We begin today’s roundup with Paul Krugman at The New York Times on how the Biden administration is investing in economic opportunity for all:
How do we know that we should be spending more on families? There is, it turns out, a lot of evidence that there are big returns to helping children and their parents — stronger evidence, if truth be told, than there is for high returns to improved physical infrastructure.
For example, researchers have looked into the long-term effects of the food stamp program, which was rolled out gradually across the country in the 1960s and 1970s. Children who had early access to food stamps, the Washington Center for Equitable Growth concluded, “grew up to be better educated and have healthier, longer and more productive lives.” Researchers have found similar effects for children whose families received access to the earned-income tax credit and Medicaid.
So there are good reasons to believe that providing more aid to families with children would, in addition to helping Americans in need, make our economy stronger in the long run. And I can’t help contrasting the solid evidence for economic benefits from helping children with the total lack of evidence for economic payoffs to the tax cuts that have long been the right’s answer to every problem.
More from John Cassidy at The New Yorker on Biden’s economic vision:
In many ways, his approach is a reactive one. It’s been evident for years that something is seriously out of whack in the American economy, a problem highlighted by the election of the populist charlatan Donald Trump and exacerbated by the fallout from the coronavirus pandemic. Biden isn’t channelling his inner—and long-hidden—socialist. Like F.D.R. in the nineteen-thirties, he’s looking to rebalance and preserve a capitalist economy that has been going askew for decades, reclaiming a vision of shared prosperity that has got lost. [...]
On Friday afternoon, I spoke with [economist Jared] Bernstein and asked him about the Administration’s economic agenda, the reactions it has engendered, and whether Biden is a revolutionary or a rebalancer. “The President, in his speech, said that America is on the move again,” Bernstein said. “That resonates with me more than big revolutionary talk—in the sense of keeping our heads down and trying to craft, legislate, and implement a policy agenda that meets the moment. The President has been very clear that that agenda isn’t small—it doesn’t nibble at the edges. In many respects, it is fundamental, and the depths of the investments are historic.” But Bernstein preferred to characterize this as rebalancing rather than as revolution, especially in areas “where things have grown unacceptably unequal, racial equity has been deeply insufficient, and where critical investments in public goods and human capital have gone wanting for decades.”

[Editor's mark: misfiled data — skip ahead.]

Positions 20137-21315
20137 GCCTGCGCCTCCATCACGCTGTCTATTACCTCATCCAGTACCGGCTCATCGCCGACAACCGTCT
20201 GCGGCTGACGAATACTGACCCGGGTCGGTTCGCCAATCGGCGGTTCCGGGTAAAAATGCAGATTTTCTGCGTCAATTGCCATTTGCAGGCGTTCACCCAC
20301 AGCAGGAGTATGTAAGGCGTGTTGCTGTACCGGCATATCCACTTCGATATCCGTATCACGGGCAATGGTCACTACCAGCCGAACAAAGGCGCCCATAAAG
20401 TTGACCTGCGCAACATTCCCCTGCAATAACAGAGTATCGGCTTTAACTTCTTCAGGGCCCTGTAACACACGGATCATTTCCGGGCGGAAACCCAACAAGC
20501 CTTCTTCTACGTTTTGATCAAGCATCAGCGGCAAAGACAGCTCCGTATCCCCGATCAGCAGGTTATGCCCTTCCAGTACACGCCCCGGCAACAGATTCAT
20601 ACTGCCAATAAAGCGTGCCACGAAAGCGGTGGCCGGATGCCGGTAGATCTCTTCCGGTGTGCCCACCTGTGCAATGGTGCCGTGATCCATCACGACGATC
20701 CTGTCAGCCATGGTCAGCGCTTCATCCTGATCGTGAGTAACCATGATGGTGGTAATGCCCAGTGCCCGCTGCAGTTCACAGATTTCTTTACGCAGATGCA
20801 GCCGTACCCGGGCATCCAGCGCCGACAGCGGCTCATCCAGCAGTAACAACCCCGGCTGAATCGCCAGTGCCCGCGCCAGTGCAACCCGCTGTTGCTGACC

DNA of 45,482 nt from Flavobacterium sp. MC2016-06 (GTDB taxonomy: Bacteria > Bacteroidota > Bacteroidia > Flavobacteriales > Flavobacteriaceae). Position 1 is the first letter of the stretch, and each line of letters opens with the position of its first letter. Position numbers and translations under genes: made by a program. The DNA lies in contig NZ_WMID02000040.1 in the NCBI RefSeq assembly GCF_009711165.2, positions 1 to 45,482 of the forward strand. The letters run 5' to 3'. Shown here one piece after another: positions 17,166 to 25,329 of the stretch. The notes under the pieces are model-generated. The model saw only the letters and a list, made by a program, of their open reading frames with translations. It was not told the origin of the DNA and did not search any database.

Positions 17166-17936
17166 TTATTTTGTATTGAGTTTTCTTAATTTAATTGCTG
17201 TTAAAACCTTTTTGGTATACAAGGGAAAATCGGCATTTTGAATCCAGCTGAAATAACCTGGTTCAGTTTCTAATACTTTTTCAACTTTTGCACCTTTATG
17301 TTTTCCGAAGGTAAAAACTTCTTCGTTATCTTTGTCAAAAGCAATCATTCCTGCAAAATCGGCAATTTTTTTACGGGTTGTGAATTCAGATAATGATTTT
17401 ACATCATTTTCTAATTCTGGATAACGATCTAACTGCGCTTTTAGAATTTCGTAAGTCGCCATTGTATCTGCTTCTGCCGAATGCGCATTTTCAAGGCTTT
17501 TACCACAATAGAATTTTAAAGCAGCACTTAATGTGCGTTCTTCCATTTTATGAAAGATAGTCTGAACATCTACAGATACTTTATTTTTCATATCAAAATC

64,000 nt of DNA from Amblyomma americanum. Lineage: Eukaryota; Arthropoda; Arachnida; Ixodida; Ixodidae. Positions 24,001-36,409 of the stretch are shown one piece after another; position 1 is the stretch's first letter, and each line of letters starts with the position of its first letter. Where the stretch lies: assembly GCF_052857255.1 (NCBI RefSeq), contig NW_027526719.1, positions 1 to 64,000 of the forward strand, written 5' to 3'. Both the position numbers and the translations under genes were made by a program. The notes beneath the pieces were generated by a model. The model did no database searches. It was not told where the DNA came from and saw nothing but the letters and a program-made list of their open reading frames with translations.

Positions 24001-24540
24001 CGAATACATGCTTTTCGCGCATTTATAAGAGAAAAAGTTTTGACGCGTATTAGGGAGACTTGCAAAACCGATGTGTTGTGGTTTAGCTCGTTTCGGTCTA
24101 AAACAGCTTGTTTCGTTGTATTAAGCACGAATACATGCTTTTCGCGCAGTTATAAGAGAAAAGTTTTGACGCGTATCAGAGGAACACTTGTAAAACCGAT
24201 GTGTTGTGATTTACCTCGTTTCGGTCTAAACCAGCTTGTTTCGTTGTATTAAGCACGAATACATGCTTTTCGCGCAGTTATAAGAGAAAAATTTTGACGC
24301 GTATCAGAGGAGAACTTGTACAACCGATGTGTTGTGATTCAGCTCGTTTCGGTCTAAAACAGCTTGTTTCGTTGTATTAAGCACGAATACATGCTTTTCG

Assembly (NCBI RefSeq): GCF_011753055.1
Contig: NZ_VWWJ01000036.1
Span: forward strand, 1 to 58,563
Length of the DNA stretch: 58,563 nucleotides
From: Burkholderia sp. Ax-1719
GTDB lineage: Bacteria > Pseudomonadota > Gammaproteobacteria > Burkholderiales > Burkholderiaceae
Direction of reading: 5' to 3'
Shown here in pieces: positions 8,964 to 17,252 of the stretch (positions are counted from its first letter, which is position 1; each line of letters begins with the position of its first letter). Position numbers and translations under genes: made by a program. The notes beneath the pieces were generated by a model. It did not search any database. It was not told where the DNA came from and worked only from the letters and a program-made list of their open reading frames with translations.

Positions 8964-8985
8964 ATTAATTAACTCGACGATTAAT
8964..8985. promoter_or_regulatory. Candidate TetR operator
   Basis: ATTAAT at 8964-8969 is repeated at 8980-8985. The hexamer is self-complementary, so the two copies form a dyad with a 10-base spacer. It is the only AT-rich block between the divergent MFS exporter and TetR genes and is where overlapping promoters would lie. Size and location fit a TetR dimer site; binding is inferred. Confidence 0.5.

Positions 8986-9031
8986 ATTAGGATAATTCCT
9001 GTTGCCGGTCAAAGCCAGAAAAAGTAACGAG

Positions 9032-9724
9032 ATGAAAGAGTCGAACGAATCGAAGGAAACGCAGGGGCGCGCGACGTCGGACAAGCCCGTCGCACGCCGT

Switching topics to Republican voter suppression, the GOP is seeing some pitfalls in their plan to make it harder to vote — though certainly not enough to get them to stop their undemocratic moves. Igor Derysh at Salon explains:
Florida Republicans passed a series of voting restrictions aimed at cracking down on mail ballot access in response to false claims by former President Donald Trump and his allies, but some Republican operatives are now worried that the new measures could backfire in a state where more than a third of Republicans vote by mail.
Florida Gov. Ron DeSantis has vowed to sign Senate Bill 90, which will impose stricter ID requirements for mail ballots, restrict the use of ballot drop boxes and require voters to request ballots instead of automatically receiving them from an absentee voting list, among other provisions. But some Florida Republicans are "reacting with alarm" after the party spent decades and millions of dollars promoting mail voting, according to the Washington Post.
Republicans must stop. Democracy cannot work if one of two major political parties is devoted to restricting the voters and rejecting their decisions.
On a final note, here’s an interesting piece by E.J. Dionne Jr. on the future of Biden’s constituency:
Can Republicans begin to claw back some of the upscale, well-educated voters they lost under Trump? And can Democrats expand on the inroads Biden began to make among voters who didn’t attend college?
Democrats hold the initiative, and not just because they control the presidency and narrow congressional majorities. As long as the vast majority of GOP politicians refuse to break with Trump, they will be tethered to his minority coalition. A comeback will be tough if moderate middle- and upper-middle-class professionals continue to associate the party with Trump, far-right extremists and the Jan. 6. attack on the Capitol. It’s why reducing the size of the electorate is the GOP’s most visible initiative.